Sunday, March 08, 2015

Talking about rape

The Hindu, Sunday Magazine, March 8, 2015

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  • Protests against the December 2012 gang rape.
    PTI
    Protests against the December 2012 gang rape.
  • Film-maker Leslee Udwin, Director of the documentary 'India's Daughter'.
    PTI
    Film-maker Leslee Udwin, Director of the documentary 'India's Daughter'.

We are so easily outraged. We get angry if someone from another country critically views what we know to be our terrible reality. We know women in India are not safe. We know there are rapes of women every day — young, old, Dalit, tribal, in cities and in villages. Yet, if a ‘foreigner’ deigns to point this out, we get upset; we are ‘hurt’, says the Union Home Minister Rajnath Singh; we are outraged; we think it is a ‘conspiracy to defame India’.

So the controversy surrounding Leslee Udwin’s documentary film India’s Daughter — about the December 16, 2012 gang-rape and murder of a 23-year-old woman in Delhi — goes round and round in circles. It generates heat and sound but little sense and certainly no hope.

I have not seen the film and so will not comment on its contents. The controversy surrounding it has once again brought into focus the grim reality of rape as well as how many Indian men view women. Personally, I don’t think any film, made by an Indian or a foreigner can make things look worse than they already are. Nor should there be a question of banning such films. What are we afraid of? What we can question is the perspective in such films. For instance, the decision of the filmmaker to interview one of the convicts and the lawyers, knowing what they would say, can be questioned.

These questions can be asked once you see the film. Now that the government has successfully got a restraint order from the court, this is not a possibility (although the Internet defies all restraint orders, as we all know). In fact, by releasing the content of her interviews with Mukesh Singh and the lawyers, the filmmaker has ensured that her film will be sought after, despite the restraining order. Perhaps that is what she wanted in the first place, to stir a controversy to promote her film. Or, to give her the benefit of the doubt, perhaps she did not anticipate the government’s response. If not, then she was incredibly na├»ve.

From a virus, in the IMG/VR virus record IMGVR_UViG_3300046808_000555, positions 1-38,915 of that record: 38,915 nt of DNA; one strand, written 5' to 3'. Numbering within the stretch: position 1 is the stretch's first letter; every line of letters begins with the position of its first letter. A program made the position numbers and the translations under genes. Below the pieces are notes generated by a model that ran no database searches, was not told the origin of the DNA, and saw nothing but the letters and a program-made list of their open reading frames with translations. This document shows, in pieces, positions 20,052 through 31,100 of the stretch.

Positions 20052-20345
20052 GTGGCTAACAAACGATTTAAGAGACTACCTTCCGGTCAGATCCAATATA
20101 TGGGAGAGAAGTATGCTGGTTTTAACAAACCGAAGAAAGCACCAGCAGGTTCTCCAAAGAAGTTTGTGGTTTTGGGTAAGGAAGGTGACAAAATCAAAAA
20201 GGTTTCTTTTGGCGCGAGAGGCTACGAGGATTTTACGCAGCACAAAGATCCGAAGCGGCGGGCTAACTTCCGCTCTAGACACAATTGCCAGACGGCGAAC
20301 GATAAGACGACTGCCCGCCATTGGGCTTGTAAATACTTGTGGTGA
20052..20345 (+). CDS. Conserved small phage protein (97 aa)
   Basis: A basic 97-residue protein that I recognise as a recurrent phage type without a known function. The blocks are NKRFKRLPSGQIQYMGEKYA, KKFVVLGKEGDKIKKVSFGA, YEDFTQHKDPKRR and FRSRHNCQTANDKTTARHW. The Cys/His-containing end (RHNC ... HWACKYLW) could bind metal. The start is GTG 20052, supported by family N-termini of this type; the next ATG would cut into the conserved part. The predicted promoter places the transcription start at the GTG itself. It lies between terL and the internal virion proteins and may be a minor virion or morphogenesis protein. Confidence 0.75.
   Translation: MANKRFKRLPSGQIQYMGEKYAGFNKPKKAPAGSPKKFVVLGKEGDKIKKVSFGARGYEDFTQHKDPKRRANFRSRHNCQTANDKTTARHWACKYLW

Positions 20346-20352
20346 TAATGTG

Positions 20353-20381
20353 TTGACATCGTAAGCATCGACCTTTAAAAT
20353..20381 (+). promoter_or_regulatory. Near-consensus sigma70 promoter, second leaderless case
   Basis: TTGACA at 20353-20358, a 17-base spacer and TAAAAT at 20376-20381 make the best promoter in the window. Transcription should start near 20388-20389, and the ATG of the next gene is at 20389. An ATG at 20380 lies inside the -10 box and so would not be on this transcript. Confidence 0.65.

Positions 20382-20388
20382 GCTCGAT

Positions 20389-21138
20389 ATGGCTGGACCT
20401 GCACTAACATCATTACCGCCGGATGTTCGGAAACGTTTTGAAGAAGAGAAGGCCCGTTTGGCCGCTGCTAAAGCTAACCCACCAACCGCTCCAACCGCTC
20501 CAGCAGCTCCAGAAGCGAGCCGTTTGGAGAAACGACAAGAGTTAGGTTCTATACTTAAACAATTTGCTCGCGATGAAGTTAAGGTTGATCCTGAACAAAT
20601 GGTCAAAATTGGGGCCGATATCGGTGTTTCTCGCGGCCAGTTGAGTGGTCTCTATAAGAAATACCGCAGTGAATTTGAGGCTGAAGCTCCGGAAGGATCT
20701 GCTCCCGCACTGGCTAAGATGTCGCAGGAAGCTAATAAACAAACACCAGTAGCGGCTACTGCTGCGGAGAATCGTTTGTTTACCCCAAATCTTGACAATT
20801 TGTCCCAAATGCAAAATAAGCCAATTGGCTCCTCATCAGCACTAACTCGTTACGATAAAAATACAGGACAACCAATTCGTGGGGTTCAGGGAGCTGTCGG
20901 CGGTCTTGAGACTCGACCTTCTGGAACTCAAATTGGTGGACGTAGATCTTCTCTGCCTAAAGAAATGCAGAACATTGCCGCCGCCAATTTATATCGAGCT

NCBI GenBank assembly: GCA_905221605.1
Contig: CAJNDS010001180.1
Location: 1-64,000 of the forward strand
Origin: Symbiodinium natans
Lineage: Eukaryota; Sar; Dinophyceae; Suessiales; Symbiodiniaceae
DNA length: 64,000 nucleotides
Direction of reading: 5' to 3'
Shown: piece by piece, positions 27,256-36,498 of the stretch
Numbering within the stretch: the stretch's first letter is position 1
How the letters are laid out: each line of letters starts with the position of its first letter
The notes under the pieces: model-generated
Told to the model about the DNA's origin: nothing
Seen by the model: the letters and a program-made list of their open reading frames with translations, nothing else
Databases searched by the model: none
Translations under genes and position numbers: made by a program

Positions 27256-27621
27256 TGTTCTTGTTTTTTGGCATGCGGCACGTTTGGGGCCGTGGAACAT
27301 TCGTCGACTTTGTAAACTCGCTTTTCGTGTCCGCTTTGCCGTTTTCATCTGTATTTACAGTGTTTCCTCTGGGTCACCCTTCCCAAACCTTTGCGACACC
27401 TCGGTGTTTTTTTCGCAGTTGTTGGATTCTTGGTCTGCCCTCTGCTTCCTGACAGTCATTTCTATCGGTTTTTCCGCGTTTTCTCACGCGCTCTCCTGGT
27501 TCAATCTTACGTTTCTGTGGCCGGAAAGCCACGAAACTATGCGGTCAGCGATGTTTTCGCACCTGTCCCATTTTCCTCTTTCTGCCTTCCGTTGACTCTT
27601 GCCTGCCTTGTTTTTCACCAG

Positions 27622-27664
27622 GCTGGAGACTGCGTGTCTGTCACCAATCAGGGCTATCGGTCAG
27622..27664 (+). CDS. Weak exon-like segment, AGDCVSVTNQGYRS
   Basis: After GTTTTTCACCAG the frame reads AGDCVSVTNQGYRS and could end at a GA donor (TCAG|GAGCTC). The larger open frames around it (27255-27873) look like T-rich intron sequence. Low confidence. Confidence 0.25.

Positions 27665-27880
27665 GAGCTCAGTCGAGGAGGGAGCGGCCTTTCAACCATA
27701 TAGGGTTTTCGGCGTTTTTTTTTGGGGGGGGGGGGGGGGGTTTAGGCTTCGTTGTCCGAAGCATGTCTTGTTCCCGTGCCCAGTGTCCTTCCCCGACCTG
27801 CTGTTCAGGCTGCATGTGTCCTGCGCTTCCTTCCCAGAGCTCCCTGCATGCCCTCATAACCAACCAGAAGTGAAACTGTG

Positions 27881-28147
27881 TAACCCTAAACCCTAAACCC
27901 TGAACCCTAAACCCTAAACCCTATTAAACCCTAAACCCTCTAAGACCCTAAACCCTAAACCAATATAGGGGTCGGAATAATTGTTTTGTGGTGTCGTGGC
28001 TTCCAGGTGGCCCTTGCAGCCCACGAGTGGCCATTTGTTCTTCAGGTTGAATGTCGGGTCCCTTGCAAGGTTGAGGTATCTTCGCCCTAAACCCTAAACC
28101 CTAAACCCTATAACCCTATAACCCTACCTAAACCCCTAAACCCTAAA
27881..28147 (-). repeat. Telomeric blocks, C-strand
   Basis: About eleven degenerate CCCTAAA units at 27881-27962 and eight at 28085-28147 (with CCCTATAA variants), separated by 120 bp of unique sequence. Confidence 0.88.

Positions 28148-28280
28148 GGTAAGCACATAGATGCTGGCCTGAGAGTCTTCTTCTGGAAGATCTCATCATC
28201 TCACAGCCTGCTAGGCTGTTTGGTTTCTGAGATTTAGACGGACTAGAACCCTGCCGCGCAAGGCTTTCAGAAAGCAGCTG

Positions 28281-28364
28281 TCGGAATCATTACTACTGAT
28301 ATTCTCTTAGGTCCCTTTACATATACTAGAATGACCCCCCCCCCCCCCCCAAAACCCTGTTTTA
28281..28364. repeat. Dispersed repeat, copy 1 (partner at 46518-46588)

But the separate — and perhaps more pertinent — issue is whether we can go on talking about December 16, as if time has stood still and nothing has changed. The Delhi gang rape galvanised women and men in a way that has not been seen in India for several decades. It might have seemed momentary. The demonstrations and candlelight vigils did end eventually. But the protests set in motion several important initiatives including the Justice J.S. Verma Committee report, the changes in the law and the growing consciousness and conversation about crimes against women.

We see this in the increase in the reporting on the incidence of rape. We notice this in the way some women are now fighting back. We acknowledge this in the fact that no political party can now ignore addressing the question of women’s safety (whether they mean what they say is another issue). This is the legacy left behind after those weeks when women and men came out on the streets and expressed their anguish. The clock on such consciousness cannot be turned back easily.

We also know that, as articulated beautifully by the activist Kavita Krishnan, Indian women do not want to be seen as India’s daughters — or, for that matter, as mothers, wives, aunts, nieces or grandmothers. Women want equality as citizens. They do not need the legitimacy of a link to a male, a family or ‘the nation’. They demand respect as human beings. It is so easy to bracket women within this cosy frame of ‘the family’ while leaving ‘the nation’ to be managed by men. Objecting to the title of the film is not just a question of semantics; it is objecting to the attitude that the phrase represents; something that is ultimately at the root of the violence that women face.

So a film, good or bad, should not bring us back to the subject of rape, of sexual assault, of everyday violence that millions of Indian women suffer every single day. Our concern should not be reduced to one incident, however horrific it was, one set of parents, or even one city. There are women in Manipur, in Kashmir, in Chhattisgarh who face the violence of the state. There are Dalit women across India who face the violence of the upper castes. There are women born into poverty who face the violence of a heartless economy that excludes them.

We must also recognise that there is a struggle to see an end to this violence. Women and men are needed for it. All Indian men are not rapists or criminals. Women know that. So even as women sometimes despair at the dominant attitudes that prevail, we must not fall into the trap of reducing our problems to these simplistic binaries — of helpless women and villainous men, of daughters that should be protected and of rapists who should be hanged. And the ‘hurt’ that the Home Minister should feel is not over the contents of a film, but the daily reality of violence that women in India continue to face.

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